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Hardware, Hardware, Hardware
If you don't have the right hardware, you can't make the connection. So, what do you need?
Your first requirement for a wifi network is a working wired connection to the network you want to access. This could come in a number of ways, be it cable, DSL, LAN Ethernet, what have you. Without this, you have no way to access a network, period. This is the most basic point of failure for wifi networks.
Next, you need some sort of WAP, or wireless access point. It's exactly what it sounds like: a place where you can access networks wirelessly. You'll be wanting a good wireless router for this task. Depending on the amount of expected traffic on the network, this could vary from a residential one to a large commercial one for businesses.
Finally, you need to have a wifi adapter of some sort for the device you want wirelessly connected. For computers, this can vary considerably. Many older computers did not come with any sort of internal wifi card, so the purchase of an external wireless adapter, typically one that plugs in via USB port, is necessary. However, most modern devices that are intended to be connected wirelessly now come with internal wireless cards that can access wifi networks.
Another option for devices usually just configured to connect via Ethernet or other wired connections is to use a wireless bridge.
For more information, check out the Wifi Hardware Requirements and the What Is A Wireless Card? articles in the What Is Wifi? series
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Software: Drivers and Programs
Here is where many people tend to get held up. The wired network is running just dandy, the wireless card isn't broken... so what's wrong? What else needs to be done to be able to connect to wifi?
Your first place to look will be the wifi software at its most basic: the driver information for the wireless card. For those who don't know, a driver is basically a piece of software that allows the hardware to interface correctly with the operating system of the computer. If your wireless card came with your computer, along with a preinstalled operating system, it should already have the driver information. However, if you've recently changed wireless cards, or have updated your computer, it could be that your wireless driver is no longer compatible with the operating system. Admittedly, this is more of a problem on older computers and on non-proprietary operating systems such as Linux, which may require some finagling.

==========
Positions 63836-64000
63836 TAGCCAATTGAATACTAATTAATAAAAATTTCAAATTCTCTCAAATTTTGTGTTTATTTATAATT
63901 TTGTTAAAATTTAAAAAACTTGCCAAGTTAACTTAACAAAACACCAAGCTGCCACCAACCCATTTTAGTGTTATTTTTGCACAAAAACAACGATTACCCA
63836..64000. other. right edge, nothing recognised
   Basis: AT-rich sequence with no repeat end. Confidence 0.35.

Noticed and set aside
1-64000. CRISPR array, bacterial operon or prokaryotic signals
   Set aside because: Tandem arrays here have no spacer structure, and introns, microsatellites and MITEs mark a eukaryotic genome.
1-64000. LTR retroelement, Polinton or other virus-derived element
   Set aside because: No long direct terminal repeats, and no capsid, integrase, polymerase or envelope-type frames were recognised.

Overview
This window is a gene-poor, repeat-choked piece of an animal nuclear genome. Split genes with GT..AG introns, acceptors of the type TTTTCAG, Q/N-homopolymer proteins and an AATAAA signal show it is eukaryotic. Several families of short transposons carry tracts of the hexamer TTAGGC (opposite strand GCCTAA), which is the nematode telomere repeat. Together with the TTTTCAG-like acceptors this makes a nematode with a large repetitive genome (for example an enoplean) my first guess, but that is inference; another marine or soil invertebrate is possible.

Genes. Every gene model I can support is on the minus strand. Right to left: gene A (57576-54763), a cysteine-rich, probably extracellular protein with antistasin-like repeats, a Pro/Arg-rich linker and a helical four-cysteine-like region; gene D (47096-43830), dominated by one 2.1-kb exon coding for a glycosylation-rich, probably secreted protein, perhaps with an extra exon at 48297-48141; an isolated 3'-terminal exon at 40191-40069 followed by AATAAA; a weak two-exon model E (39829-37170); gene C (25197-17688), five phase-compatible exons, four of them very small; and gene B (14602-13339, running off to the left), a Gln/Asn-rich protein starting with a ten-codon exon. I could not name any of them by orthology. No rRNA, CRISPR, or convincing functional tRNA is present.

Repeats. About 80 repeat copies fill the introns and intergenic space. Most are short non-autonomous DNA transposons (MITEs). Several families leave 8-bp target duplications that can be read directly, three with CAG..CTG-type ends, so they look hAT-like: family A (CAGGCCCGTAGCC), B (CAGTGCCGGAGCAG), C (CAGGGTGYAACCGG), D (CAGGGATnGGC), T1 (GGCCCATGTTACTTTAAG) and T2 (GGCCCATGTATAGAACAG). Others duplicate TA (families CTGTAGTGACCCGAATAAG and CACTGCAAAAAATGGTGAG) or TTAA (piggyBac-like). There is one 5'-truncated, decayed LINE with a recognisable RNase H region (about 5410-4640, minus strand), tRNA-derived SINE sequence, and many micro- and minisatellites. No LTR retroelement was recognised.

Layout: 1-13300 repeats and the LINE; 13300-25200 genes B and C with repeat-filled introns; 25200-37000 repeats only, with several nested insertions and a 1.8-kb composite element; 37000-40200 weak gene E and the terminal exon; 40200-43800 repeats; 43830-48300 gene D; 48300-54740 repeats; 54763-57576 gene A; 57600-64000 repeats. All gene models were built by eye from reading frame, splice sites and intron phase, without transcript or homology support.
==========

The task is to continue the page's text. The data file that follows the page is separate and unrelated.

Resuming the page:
Well, if it's not a driver issue, you have more potential problems to work through. Moving up the hierarchy, it could be that the software interface that you in turn use to work with the driver may have something wrong with it, perhaps a bug. While the software varies by your operating system, make sure that it is in the most stable up to date download.
Still not working? Well, it could be that the software isn't interfacing as desired with the wifi network. This could be because the wifi network is encrypted and you don't have the right key, in which case your only solutions are either to acquire the correct key or hack the encryption. The latter of the two options being quite technically complex, you'll probably just want to go with the former. It could also be that either the network administrator or the software on your computer are not correctly configured.
As you can tell, it's hard to be useful here without being specific to a given operating system! For more specific troubleshooting and diagnostic guides to any of the potential problems in connecting to wifi networks that I've outlined above, I'd recommend another search.
What is Wifi? - How To Connect To Wifi
This series of articles explores various fundamental aspects of wifi technology, one of the most critical in our current hitech world. How does it work? What hardware and software does it use?